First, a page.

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Australian Health Minister Changes Accessibility for Dental Manufacturers and Suppliers


September 15, 2016
by Oral Health

The peak business organisation representing manufacturers and suppliers of dental products, the Australian Dental Industry Association (ADIA), has welcomed and strongly endorsed the Australian Government’s response to the review of medicines and medical device regulation.

“ADIA has been a vocal proponent for reforms to ensure that the medical device regulatory framework is based on a risk management approach designed to ensure public health and safety, while at the same time freeing industry from any unnecessary regulatory burden. The reform pathway offered by the Minister for Health helps achieve this,” said Troy Williams, ADIA Chief Executive Officer.

As a result of advocacy undertaken by ADIA and other stakeholders in the medical device sector, the Australian Government has accepted the need to alter regulatory approval processes that will allow for faster access to certain medical devices that are approved based on assessments from comparable overseas regulators.  Consistent with ADIA’s advice to the Australian Government, the proposed reforms will reduce duplication of effort, leading to efficiencies, while ensuring Australian consumer protection is maintained through retention of oversight by the Therapeutic Goods Administration (TGA) as the final decision-making authority.

“From the perspective of the dental industry, increased reliance on assessment from comparable overseas regulators is a game-changer.  It will significantly reduce red tape for manufactures and suppliers of dental products and allow them to introduce new and innovative products to the Australian market faster and with lower costs than before,” Mr Williams said.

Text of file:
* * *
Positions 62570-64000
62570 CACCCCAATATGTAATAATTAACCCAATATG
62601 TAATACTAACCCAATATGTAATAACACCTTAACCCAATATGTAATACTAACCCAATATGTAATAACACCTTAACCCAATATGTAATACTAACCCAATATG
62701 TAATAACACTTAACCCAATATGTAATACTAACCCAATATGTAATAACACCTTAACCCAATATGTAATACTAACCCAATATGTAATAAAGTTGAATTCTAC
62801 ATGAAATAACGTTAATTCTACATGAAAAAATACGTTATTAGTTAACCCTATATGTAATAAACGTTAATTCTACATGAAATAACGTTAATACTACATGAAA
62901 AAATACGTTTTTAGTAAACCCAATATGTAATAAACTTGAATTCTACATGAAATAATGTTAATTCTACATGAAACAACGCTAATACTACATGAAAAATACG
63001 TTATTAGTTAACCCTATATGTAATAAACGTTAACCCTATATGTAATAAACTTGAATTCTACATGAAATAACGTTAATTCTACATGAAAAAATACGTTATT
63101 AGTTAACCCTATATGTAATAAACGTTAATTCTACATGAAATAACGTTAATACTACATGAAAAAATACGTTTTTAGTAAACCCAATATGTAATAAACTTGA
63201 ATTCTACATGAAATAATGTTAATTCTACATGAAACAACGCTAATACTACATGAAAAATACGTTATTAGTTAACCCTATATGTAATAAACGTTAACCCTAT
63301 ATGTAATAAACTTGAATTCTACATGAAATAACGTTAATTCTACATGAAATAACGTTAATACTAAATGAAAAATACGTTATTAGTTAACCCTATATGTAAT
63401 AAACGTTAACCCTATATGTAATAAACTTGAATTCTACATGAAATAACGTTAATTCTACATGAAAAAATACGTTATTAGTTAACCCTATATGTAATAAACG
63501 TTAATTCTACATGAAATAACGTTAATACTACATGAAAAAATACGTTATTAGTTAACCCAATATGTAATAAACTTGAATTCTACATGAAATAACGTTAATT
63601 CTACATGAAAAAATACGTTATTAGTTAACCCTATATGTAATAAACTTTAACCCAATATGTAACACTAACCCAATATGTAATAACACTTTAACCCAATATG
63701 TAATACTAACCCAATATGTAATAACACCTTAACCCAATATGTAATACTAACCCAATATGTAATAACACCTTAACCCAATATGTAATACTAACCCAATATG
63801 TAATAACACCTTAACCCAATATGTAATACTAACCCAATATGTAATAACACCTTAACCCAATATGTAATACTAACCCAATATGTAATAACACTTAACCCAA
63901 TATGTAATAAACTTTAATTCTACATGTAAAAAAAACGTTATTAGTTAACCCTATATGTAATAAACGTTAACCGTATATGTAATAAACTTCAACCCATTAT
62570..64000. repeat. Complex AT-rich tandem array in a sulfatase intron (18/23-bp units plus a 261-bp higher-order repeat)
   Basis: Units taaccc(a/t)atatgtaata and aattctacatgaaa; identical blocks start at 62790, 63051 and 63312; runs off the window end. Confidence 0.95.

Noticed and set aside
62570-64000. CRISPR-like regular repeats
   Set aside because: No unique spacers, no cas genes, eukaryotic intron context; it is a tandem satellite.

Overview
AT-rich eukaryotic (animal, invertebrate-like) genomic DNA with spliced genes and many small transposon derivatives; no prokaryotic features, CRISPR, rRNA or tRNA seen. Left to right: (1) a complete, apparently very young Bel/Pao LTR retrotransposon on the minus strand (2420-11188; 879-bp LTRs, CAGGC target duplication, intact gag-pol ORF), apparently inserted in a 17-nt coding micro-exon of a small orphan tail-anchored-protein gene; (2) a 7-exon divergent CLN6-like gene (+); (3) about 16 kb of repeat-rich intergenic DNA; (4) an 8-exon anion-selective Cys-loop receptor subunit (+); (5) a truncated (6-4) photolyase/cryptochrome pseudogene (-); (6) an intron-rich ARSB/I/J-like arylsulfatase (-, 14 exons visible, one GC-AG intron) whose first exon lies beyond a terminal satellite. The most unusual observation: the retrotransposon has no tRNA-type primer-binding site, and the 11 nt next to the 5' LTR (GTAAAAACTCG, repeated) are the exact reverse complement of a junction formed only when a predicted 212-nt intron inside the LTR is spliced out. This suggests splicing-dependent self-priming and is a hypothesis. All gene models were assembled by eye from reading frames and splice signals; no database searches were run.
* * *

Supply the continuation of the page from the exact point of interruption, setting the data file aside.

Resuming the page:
According to ADIA, the task of identifying comparable overseas bodies that can be used to fast-track the process of gaining Australian regulatory approval for market access will be a significant challenge for the TGA.  However, the TGA has engaged proactively with ADIA and key stakeholders to develop transparent criteria that it will utilise in order to designate suitably qualified to undertake Conformity Assessments of medical devices.

“The commitment of the TGA to work with the dental industry on this issue is to be commended.  As a result of our discussions to date, ADIA is confident that a long-term solution can be found that will allow businesses across the dental industry to identify which overseas bodies can be readily relied upon by the TGA for conformity assessment processes,” Mr Williams said.

The Australian Government’s proposed reforms won’t alter the need for most medical devices to be placed on the Australian Register of Therapeutic Goods (ARTG) with the obligations of manufacturers and importers in this regard remaining largely unchanged.  The major outcome of the reforms is that the process of confirming that the products meet the relevant standards will become considerably easier in the future.

“Particularly for importers of dental products, if the relevant Conformity Assessment has been undertaken by an body acceptable to the TGA, the costs will be lower and the timeframe shorter.  It’s a huge win for the industry,” Mr Williams said.

ADIA has paid tribute to the Minister for Health, the Hon. Sussan Ley MP, for taking the time to consult with the dental industry to ensure that the reforms support both businesses and consumers.

“Reform of this nature is complex and the Minister’s commitment to working with the dental industry to strike the right balance between deregulation and consumer protection is appreciated by ADIA and its member businesses,” Mr Williams concluded.